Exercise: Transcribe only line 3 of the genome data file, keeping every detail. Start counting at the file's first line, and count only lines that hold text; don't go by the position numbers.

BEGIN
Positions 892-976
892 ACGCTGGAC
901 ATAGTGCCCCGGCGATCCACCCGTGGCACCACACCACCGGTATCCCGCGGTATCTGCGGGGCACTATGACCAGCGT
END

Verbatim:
901 ATAGTGCCCCGGCGATCCACCCGTGGCACCACACCACCGGTATCCCGCGGTATCTGCGGGGCACTATGACCAGCGT